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Highlights from SF Fed President Yellen's Speech

Anthony Randazzo
July 2, 2009, 5:15pm

Federal Reserve Bank of San Francisco President Janet Yellen spoke at the Commonwealth Club of California on Tuesday about the progress of economic recovery. There has been some speculation that she might succeed Ben Bernanke as Fed Chairman when his term ends next year. She expects a slow recovery, but recovery nonetheless. Here are highlights from her speech:

I am not going to go into detail about the alphabet soup of Fed programs created during this period [fall of 2008]. But I want to stress that these policies—in some cases improvised in very short order—did succeed in averting a full-blown meltdown. The panic of 2008 subsided.  Increasingly, banks and corporations have been able to raise funds on reasonable terms. Confidence in the financial system is slowly returning...

The news during the past few months has been encouraging. Even though house prices are continuing to fall in most markets, housing sales and new construction appear to have stabilized. Consumers have recovered some spirit and their spending has also stabilized, thanks in part to government stimulus programs. Payrolls are still shrinking at an awful pace, but the momentum of job losses has slowed considerably in the past two months.

Financial markets are in much better shape today than we ever would have dreamed six months ago. Investors have gone from disregarding risk, to being paralyzed by it, to once again being willing to take on a reasonable bit. The stock market has rallied and investor appetite for corporate bonds and other assets has rebounded, restoring access to capital for healthy companies. Even so, I am concerned that mortgage rates, which have risen of late, could place a drag on a still very sick housing market, potentially driving home prices still lower and pushing more borrowers into foreclosure. The recent run-up in oil prices may also reflect greater confidence in the global outlook...

I expect the recession will end sometime later this year. That would make it the longest and probably deepest downturn since the Great Depression. Growth will come from a variety of sources. One is federal government spending resulting from the stimulus program passed by Congress earlier this year. This package provides tax cuts that leave more cash in consumers’ pockets, as well as direct government spending increases that add to payrolls and boost economic output. But it will take more than fiscal policy to really get the economy moving forward...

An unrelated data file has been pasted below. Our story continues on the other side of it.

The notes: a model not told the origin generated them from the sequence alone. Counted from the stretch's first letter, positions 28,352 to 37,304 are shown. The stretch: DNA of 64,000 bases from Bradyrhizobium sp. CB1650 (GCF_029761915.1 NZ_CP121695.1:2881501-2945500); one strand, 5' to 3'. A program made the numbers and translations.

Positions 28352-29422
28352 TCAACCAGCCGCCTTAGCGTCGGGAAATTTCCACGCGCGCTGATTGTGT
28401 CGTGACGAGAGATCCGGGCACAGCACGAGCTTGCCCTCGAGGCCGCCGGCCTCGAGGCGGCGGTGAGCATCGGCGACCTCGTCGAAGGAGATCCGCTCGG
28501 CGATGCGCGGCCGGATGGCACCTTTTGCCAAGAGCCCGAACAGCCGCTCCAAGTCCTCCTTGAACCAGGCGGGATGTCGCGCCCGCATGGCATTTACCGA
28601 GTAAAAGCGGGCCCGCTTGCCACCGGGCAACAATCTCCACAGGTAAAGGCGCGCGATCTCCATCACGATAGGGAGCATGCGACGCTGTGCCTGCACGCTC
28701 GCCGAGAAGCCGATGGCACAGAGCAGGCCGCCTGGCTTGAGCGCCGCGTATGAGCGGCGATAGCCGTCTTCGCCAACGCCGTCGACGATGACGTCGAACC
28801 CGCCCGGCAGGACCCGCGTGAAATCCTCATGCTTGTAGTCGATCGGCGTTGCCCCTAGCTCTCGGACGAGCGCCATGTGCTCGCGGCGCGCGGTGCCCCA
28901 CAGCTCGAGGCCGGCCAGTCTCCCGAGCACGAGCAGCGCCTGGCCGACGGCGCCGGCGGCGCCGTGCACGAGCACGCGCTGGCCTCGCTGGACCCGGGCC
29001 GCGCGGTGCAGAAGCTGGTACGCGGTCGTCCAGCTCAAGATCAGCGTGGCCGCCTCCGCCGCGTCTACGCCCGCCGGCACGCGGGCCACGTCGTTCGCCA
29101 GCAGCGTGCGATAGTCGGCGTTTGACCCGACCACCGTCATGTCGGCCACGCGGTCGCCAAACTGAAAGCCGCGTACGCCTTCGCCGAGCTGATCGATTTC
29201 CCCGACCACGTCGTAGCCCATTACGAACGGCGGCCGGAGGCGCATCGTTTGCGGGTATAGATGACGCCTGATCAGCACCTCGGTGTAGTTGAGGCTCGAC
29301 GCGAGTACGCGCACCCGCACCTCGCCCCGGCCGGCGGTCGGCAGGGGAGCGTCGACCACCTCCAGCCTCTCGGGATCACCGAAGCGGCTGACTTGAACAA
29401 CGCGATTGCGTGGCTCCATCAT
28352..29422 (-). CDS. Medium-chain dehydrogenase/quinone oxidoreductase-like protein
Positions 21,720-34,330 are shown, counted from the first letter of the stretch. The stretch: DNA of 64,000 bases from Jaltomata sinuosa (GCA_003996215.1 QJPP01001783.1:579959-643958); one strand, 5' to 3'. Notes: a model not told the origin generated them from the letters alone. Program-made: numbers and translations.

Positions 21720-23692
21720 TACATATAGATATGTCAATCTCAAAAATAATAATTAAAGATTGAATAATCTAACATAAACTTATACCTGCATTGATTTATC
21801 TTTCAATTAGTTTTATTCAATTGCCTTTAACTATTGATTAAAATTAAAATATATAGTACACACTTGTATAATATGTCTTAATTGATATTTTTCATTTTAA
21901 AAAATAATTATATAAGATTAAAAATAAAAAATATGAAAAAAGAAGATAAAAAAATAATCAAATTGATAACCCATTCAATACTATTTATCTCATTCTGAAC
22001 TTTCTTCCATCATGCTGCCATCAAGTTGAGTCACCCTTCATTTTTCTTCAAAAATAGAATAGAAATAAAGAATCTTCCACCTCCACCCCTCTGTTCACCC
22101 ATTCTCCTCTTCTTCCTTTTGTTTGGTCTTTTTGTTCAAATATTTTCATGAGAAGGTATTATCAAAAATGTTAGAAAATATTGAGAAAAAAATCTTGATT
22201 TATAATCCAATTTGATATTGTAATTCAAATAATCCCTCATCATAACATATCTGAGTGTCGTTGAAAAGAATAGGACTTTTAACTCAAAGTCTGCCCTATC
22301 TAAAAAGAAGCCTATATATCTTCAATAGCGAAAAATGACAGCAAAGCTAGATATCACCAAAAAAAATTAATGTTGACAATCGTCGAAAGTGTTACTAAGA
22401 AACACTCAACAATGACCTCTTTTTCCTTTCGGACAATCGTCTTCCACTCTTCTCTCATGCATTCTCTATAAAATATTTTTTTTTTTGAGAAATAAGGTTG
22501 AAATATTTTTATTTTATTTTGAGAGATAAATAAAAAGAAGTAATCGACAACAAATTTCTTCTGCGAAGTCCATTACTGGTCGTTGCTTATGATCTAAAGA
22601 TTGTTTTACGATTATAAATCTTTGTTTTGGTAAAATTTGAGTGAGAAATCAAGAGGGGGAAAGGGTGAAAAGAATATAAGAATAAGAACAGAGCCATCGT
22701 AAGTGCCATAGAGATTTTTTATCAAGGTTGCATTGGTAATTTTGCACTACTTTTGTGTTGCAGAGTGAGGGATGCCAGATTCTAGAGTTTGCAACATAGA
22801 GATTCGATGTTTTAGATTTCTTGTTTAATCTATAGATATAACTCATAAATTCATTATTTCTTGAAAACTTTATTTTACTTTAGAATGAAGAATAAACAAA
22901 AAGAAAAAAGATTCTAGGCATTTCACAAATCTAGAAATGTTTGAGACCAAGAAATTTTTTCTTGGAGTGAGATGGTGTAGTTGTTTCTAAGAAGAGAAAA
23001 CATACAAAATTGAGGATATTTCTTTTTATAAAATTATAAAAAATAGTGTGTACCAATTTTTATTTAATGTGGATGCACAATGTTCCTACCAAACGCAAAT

History also teaches us that it often takes a long time to recover from downturns caused by financial crises. In particular, financial institutions and markets won’t heal overnight.  Our major banks have made excellent progress in establishing the capital buffers needed to continue lending even through a downturn that is more serious than we anticipate. But they are still nursing their wounds and credit will remain tight for some time to come...

If the economy fails to recover soon, it is conceivable that this very low inflation could turn into outright deflation. Worse still, if deflation were to intensify, we could find ourselves in a devastating spiral in which prices fall at an ever-faster pace and economic activity sinks more and more.  But I don’t view this as likely. The vigorous policy actions of the Fed and other central banks, combined with sizable fiscal stimulus here and abroad, have sent a clear message that deflation won’t be tolerated. Based on measures of inflation expectations, the public appears confident that the Fed will adopt policies that will maintain a low, positive rate of inflation.

Anthony Randazzo is Director of Economic Research

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